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Bridges Simulations Uncover Shortcoming in Cosmological Models

Using XSEDE-allocated system, scientists propose "hybrid approach" to correct key simplification, allowing accurate simulations of galactic evolution

By Ken Chiacchia, Pittsburgh Supercomputing Center


Key simulated observational targets during the "cosmic dawn." Galaxies form mostly in areas of higher matter density in the early universe (bright areas, left). Even low-resolution maps of the near-infrared background radiation can detect these areas (bright areas, center). Light from new stars then carve out large ionized regions with reduced 21-cm radiation (black areas, right), and which are home to many galaxies bright enough to be detected with the new infrared telescopes coming online.

The origin of the Universe—and its galaxies—is the story of Everything, an enormous, and enormously complicated, topic. Simulations of how the early Universe developed are vital to astronomers trying to determine what to look for in their new radio-wave and visible-light telescopes. But even with powerful supercomputers, cosmologists conducting these simulations still need to make simplifications for the work to be feasible. Scientists from University of California Berkeley and McGill University used XSEDE-allocated computing systems and help from XSEDE staff to conduct a massive series of simulations showing that a key simplification, that the masses of the dark-matter halos that surround galaxies single-handedly determine the properties of the stars in those galaxies, isn't quite correct. The team proposes a "hybrid approach" that will eliminate this error in upcoming surveys of early galaxies.

Why It's Important

There is no bigger topic in science than Everything -- how every galaxy, star, atom and unseen particle came into being. Cosmologists are eagerly awaiting the launch of a series of space- and ground-based telescopes that promise a clearer window into the beginning of the Universe 13.7 billion years ago. These new research tools will enable a survey of galaxies at the farthest distances possible, in particular with a much wider field of view of the "21-centimeter microwave radiation." This signal, named for its wavelength, comes from the atomic hydrogen in the intergalactic medium surrounding galaxies. The work will improve our understanding of the "reionization" period that started 150 million years after the Big Bang. This was when the light from the first stars blew apart the hydrogen atoms surrounding them, making the soup of the dark early Universe transparent to visible light. Because of that it's sometimes called the "Cosmic Dawn."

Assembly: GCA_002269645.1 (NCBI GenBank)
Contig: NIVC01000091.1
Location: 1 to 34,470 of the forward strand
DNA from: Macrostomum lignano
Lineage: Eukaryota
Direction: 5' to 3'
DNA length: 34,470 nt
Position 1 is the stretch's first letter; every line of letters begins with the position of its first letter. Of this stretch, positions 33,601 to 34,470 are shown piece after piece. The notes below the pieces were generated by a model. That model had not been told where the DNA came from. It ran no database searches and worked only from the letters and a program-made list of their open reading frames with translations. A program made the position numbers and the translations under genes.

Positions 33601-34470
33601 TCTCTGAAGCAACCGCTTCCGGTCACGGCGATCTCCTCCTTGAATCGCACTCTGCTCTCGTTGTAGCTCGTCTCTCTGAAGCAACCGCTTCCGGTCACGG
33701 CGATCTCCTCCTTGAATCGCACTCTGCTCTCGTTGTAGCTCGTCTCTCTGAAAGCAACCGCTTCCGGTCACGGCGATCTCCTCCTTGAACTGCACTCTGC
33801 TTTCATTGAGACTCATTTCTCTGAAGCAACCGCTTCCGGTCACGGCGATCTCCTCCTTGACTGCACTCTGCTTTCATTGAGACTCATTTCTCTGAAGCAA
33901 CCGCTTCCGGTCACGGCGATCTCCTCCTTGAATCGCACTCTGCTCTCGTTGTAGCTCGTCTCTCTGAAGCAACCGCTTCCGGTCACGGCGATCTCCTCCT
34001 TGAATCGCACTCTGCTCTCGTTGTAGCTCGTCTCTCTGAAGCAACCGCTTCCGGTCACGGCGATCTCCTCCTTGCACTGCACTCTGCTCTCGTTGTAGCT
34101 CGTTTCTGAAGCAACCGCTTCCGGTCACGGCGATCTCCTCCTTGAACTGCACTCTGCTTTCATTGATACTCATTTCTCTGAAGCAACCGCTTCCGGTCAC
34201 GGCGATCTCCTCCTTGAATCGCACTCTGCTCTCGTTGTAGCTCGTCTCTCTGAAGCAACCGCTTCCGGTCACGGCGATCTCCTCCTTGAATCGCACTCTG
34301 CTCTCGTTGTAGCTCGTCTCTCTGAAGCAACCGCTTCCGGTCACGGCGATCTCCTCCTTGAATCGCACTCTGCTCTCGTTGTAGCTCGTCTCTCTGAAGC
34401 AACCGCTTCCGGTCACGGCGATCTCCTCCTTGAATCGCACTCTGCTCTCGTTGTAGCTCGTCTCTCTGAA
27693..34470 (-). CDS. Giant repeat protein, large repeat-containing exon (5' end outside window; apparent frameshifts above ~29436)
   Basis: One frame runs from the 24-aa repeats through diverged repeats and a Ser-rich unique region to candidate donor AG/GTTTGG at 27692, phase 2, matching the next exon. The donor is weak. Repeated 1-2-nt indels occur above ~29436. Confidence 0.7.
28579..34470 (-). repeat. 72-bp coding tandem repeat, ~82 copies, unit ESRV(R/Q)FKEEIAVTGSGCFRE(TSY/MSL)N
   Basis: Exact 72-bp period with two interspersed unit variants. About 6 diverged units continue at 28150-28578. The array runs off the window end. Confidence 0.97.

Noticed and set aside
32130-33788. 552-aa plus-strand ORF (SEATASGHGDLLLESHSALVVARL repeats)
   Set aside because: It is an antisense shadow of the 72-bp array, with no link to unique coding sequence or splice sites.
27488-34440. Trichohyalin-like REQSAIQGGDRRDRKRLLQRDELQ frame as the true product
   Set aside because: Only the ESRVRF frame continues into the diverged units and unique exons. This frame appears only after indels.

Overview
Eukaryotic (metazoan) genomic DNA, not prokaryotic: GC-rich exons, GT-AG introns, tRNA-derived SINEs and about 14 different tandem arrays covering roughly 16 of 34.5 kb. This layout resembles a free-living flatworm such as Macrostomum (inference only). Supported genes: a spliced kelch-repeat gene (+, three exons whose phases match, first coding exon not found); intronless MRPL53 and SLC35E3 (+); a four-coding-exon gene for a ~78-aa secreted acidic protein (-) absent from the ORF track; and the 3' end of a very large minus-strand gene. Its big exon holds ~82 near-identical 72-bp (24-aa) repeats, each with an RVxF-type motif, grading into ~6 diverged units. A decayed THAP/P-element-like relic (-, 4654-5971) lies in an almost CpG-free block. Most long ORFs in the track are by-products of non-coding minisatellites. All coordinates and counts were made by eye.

One problem is that the new telescopes won't all be taking simple pictures that human eyes can immediately understand. To make sense of the incoming data scientists need to simulate galaxy formation so that the astronomers understand what they'll be seeing with the new telescopes—and what to look for. But even the most powerful supercomputers on Earth can't simulate every component of the early Universe in complete detail. So cosmologists conducting the simulations have to make simplifications.

"We tend to think of galaxies in pretty simple terms, and we often describe them in terms of how many stars they have, are they forming stars now, and then maybe some other quantities, like how much gas … And it's just a few numbers. Obviously in reality, galaxies are very complicated. That's part of the motivation for [our simulations]."—Jordan Mirocha, McGill University

The most popular of these simplifications involves halo mass. Scientists often assume that the total mass of the dark-matter halo surrounding each galaxy would more or less tell them what kind of galaxy it harbored. But Jordan Mirocha of McGill University in Canada and Paul La Plante of the University of California Berkeley wondered whether this assumption was entirely correct. To test the idea, they turned to XSEDE, and the XSEDE support staff who make its systems easier to access.

How XSEDE Helped

To examine the validity of halo mass as a stand-in for galactic structure, the collaborators needed to conduct massive computations. They set out to run simulations of thousands of halos whose development unfolded by random chance to see whether similar halos always host similar galaxies.